In the News

Watchdog.org

Discounting the governor and the state flag, there isn’t much that the secluded backwoods of Michigan’s Upper Peninsula have in common with the urban streets of Detroit. One thing they do have in common: not enough dentists. In all but seven of Michigan’s 83 counties, there is at least one area experiencing a shortage of dental professionals. It’s a truly statewide problem, one that affects a disproportionate number of children and low-income households.

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Kentucky Center for Economic Policy

The proposed changes to Kentucky’s Medicaid expansion include the elimination of dental coverage from the package of benefits for adults. Reducing access to dental care would likely lead to other, more serious health problems and cost the state more in overall Medicaid spending through greater use of emergency room services. Dental care makes up a small portion of the overall budget, but is a very efficient preventative medical service that is critical in Kentucky given our poor oral health.

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Albany Times Union

The University of Albany’s School of Public Health conducts periodic reports on the health care workforce. And while it shouldn’t come as a surprise that the job market is good for newly minted physicians, there are what could be seen as a couple of surprises tucked into the study.

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MedicalExpress.com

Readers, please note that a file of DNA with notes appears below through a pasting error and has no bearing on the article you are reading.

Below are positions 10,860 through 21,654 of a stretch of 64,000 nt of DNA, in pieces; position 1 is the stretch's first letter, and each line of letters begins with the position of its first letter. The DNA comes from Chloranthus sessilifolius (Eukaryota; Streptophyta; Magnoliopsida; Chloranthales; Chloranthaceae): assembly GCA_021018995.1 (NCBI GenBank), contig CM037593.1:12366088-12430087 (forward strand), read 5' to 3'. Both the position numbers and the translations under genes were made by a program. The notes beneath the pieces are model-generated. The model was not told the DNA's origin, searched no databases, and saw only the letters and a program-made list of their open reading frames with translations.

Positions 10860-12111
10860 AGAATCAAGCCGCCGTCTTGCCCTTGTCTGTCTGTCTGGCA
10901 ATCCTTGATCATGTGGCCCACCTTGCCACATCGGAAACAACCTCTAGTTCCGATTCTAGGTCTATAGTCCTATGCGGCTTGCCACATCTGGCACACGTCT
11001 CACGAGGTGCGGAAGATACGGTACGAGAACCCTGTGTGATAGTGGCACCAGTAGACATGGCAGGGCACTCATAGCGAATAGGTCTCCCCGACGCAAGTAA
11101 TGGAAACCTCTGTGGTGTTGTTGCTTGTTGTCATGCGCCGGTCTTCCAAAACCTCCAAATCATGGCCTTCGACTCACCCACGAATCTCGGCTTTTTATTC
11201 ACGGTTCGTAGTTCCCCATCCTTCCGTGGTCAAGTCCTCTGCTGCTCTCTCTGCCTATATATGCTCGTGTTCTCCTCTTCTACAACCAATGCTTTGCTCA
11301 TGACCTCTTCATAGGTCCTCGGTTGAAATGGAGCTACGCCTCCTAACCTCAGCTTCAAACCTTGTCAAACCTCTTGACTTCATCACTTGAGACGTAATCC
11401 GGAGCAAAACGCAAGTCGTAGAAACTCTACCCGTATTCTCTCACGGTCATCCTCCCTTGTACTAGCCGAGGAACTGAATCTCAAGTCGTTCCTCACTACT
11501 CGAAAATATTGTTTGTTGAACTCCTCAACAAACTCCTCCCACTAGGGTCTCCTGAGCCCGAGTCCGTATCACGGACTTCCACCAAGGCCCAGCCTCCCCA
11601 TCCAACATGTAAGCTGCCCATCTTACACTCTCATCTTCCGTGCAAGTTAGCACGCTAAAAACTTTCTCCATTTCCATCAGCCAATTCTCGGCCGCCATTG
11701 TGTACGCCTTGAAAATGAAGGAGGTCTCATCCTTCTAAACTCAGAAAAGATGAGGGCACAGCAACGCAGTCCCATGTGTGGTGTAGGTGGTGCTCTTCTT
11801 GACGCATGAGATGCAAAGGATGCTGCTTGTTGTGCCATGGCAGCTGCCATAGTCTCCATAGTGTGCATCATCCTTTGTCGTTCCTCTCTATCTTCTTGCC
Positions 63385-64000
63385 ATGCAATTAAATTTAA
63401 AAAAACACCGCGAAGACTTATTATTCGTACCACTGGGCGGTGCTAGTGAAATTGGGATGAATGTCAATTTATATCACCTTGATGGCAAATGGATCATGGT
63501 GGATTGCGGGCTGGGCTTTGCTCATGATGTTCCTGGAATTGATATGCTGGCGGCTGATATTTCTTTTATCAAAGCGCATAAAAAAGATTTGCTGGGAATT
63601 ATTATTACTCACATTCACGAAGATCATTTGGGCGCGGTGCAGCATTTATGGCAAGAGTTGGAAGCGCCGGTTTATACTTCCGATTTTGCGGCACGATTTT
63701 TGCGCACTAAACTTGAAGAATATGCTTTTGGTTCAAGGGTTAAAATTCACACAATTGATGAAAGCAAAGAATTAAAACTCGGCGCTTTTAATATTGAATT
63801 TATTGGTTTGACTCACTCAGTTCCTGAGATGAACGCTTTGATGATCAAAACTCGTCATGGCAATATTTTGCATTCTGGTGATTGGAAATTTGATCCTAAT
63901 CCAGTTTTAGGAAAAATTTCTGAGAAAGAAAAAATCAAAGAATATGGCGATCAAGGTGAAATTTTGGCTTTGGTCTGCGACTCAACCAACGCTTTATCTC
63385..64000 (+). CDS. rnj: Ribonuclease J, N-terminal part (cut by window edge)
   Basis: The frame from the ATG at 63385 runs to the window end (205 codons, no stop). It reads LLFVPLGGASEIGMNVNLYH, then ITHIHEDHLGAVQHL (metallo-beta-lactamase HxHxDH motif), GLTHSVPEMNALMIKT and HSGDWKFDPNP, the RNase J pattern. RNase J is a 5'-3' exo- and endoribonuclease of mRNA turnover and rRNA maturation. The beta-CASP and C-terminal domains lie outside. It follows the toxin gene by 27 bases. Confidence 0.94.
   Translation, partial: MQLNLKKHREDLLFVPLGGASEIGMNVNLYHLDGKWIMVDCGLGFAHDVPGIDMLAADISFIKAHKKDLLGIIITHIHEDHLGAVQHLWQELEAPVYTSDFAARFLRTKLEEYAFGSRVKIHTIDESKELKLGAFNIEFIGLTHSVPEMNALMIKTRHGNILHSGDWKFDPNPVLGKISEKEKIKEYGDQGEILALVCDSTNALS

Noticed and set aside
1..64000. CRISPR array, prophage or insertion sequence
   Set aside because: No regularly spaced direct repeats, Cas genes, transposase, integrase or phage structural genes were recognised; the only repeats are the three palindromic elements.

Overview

The health care sector is expected to grow about 22 percent between 2014 and 2024, according to a new UAlbany CHWS report. Between 2004 and 2014, jobs in the health care sector grew 20 percent, compared to three percent for all other sectors, according to a recent report by the University at Albany’s Center for Health Workforce Studies (CHWS). The trend is expected to continue as the health care industry is projected to grow much faster than other industries through the next decade as well.

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Health News Digest

ALBANY, N.Y. — Between 2004 and 2014, jobs in the health care sector grew 20 percent, compared to three percent for all other sectors, according to a recent report by the University at Albany’s Center for Health Workforce Studies (CHWS). The trend is expected to continue as the health care industry is projected to grow much faster than other industries through the next decade as well.

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The Pew Charitable Trusts

Poor dental health continues to be a problem throughout Kentucky, but the situation is particularly severe for low-income residents, people living in rural areas, the elderly, pregnant women, and people with special needs, according to a report released on Feb. 24 2016 by the Center for Health Workforce Studies at the University at Albany.

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Insider Louisville

There is some good news when it comes to dental health in Kentucky, according to a new report from the Center for Health Workforce Studies at the University of Albany. The study was financed in part by the Pew Charitable Trust and was compiled using interviews with stakeholders with an interest in oral health in Kentucky.

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PBS Kentucky Educational Television

As the saying goes, what gets measured, gets changed. While the oral health status of Kentuckians is widely acknowledged as needing improvement, the hard numbers to support this claim have not been aggregated and presented to the public in a comprehensive way – until now.

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